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What’s Wrong With Me?



Jacob Harkey walks us through an encounter between Jesus and the Pharisees about the meaning of defilement. Jesus makes it abundantly clear that there is something wrong inside of every person that we cannot fix on our own: a sinful heart. How can our hearts be made clean?

Key Takeaway

We are all defiled in some way. True defilement is what comes out of us that is not pure or of God. We have a problem, but Jesus came so that He would not only make us clean, He would give us life.

Jesus wounds us to heal us.

Read Mark 6:53-7:23.

Today, we are going to see Jesus take issue with the Pharisees. On the outside, things look great, but in the places no one can see, everything is falling apart. At this point in the text in Mark 6-7, it moves from a summary to a story. Everyone knows who Jesus is, and the Pharisees and Scribes are looking for a fight. Mark is letting us know he's writing to the Gentiles because he's putting things in parentheses to explain Jewish customs. They are questioning Jesus about why the disciples aren't following the traditions of the elders.

Mark 7:5

"Defiled" means common or ordinary. Israel was called to be set apart and holy, so their laws were meant to do that. Circumcision, the Sabbath, and the purity laws are all examples. It set them apart as different from the Gentiles that they were surrounded by in Rome. To a Jew, purity meant closeness and intimacy with God. Defilement was a moral stain that kept them from God, both literally and figuratively.

If Jesus is responsible for His disciples, do the Pharisees have a point?

No, because the disciples weren't disobeying the law; they were disobeying the tradition of the elders.

What was the tradition? There were laws that were given to Moses, it's called the Mosaic Law. In the time between Moses and Jesus, traditions formed and were passed down orally. They thought the law was too vague, so the tradition helped them follow the law better. The aim was to protect the law. For example, the priests having to wash themselves before going into the Temple turned into everyone should have to do that. As time went on, it was changed to washing before prayer, and then it was added to pray before each meal. The traditions just build and grow, but these are all man-made extensions of the law.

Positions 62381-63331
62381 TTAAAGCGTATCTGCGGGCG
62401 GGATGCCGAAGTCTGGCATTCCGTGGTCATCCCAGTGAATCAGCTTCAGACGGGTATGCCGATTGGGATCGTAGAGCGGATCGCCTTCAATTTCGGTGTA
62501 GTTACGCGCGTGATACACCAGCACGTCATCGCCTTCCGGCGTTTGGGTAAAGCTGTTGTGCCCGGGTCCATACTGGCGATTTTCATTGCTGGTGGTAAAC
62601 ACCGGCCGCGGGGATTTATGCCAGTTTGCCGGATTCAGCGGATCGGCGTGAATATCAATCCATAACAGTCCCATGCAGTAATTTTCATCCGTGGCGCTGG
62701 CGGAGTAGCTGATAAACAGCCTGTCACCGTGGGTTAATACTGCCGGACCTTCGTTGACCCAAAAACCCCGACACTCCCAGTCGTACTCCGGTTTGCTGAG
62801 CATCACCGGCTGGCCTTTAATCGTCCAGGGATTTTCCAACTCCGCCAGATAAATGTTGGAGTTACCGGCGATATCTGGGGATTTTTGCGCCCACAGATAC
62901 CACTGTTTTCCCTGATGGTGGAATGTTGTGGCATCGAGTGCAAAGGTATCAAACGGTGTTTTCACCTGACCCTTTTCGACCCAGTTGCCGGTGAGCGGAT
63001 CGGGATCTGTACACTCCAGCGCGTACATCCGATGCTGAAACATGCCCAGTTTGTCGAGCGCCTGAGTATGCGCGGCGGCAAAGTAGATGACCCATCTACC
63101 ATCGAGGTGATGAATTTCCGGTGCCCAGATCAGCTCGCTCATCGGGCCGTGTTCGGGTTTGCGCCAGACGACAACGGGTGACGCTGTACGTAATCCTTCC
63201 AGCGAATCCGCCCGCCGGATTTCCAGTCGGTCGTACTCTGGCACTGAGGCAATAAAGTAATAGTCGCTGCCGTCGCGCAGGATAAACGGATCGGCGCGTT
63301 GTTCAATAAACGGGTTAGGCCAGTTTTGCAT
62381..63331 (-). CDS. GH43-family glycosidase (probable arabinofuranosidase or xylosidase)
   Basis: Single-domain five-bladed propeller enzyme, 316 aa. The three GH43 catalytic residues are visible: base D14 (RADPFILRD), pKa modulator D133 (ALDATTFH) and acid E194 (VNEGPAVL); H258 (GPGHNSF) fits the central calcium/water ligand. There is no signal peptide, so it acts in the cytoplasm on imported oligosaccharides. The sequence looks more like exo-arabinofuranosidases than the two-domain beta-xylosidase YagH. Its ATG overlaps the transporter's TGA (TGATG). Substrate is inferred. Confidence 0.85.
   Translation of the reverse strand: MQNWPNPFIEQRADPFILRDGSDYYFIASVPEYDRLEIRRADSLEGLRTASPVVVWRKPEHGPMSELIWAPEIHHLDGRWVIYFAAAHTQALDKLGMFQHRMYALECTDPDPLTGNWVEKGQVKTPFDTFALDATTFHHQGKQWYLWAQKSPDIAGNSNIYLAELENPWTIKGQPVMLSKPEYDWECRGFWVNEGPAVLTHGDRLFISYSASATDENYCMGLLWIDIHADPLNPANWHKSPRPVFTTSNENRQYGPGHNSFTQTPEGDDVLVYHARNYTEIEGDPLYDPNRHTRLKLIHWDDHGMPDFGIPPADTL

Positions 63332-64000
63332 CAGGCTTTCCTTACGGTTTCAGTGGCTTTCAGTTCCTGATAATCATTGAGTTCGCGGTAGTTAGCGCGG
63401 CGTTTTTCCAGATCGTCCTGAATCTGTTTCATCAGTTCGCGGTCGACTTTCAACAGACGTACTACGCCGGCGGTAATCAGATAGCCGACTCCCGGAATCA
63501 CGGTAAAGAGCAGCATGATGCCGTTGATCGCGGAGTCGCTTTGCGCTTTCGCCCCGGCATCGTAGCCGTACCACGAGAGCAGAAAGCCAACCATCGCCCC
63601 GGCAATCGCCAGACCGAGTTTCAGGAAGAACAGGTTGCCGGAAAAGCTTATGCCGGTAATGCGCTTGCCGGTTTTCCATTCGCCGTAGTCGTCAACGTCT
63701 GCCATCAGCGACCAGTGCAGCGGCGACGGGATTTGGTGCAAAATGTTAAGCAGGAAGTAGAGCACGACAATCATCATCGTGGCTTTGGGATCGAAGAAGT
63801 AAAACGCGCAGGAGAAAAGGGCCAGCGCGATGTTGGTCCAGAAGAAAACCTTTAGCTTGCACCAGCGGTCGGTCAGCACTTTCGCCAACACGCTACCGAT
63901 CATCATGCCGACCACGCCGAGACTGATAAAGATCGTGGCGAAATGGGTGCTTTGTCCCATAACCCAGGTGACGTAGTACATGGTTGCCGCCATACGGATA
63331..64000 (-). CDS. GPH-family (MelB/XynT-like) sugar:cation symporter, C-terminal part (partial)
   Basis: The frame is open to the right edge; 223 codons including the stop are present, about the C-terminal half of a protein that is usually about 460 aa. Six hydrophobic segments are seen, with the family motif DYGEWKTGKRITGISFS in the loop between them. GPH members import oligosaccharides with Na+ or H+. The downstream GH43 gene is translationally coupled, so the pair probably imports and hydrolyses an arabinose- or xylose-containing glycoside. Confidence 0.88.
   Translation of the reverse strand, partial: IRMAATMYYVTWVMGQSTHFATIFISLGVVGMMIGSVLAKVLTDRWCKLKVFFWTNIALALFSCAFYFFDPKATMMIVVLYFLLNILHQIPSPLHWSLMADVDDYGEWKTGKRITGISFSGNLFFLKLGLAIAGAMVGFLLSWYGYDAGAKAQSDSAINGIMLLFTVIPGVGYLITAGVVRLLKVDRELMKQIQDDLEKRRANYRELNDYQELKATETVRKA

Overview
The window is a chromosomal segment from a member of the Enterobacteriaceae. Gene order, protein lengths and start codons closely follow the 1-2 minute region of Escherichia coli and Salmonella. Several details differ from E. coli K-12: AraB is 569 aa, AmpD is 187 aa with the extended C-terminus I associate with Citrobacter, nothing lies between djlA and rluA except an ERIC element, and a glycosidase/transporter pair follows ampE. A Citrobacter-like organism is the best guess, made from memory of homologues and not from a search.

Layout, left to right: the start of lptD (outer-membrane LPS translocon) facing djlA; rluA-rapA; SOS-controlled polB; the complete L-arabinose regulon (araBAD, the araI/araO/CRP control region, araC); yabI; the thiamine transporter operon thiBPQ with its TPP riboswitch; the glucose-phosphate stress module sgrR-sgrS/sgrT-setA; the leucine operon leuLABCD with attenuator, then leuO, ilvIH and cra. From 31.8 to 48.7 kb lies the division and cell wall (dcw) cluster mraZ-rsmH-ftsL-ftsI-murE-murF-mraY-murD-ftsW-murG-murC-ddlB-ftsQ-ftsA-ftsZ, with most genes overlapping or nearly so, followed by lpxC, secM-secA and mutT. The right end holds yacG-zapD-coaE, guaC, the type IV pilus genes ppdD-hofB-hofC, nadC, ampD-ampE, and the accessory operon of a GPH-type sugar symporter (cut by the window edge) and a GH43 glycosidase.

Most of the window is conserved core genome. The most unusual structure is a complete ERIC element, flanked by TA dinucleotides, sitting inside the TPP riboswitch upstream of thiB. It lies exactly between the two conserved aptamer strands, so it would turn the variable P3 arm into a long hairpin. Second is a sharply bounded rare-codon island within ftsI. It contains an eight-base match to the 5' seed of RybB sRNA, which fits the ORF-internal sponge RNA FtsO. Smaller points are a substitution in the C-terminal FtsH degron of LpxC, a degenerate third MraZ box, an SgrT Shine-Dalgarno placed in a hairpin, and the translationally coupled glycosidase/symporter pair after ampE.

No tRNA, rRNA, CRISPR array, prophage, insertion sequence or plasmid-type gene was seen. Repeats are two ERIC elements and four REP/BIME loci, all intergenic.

Jesus doesn't even address the handwashing because He knew the intentions of the Pharisees. They were part of the group that was leading people astray by enforcing these traditions.

Mark 7:6-8

Jesus calls them hypocrites. In Greek, a hypocrite was someone who played a part, an actor. The outside doesn't match the inside. The Pharisees had bright and shiny exteriors that were covering darkness. Jesus called them "white-washed tombs," meaning that they were clean on the outside but dead on the inside. They want their works to be seen. They are neglecting God's Word with their traditions and they are bringing others down with them.

Mark 7:9

Mark intensifies the matter. He points out that they're not just ignoring God's commandments; they are rejecting them.

Mark 7:10-12

Jesus contrasts God's authority and human authority. He's proving that the Pharisees have their priorities off. As an example, Jesus brings up honoring your parents. In their culture, it was an expectation to take care of your parents when they got older. However, their traditions gave them a loophole. They could vow to use their money for God, so that they didn't have to use it for their parents, but really they did whatever they wanted with it. This wasn't law, this was tradition...this is the slow creep of legalism. Traditions aren't inherently bad, but when you elevate them to be equal to God's Word and invent the standard yourself, something is wrong.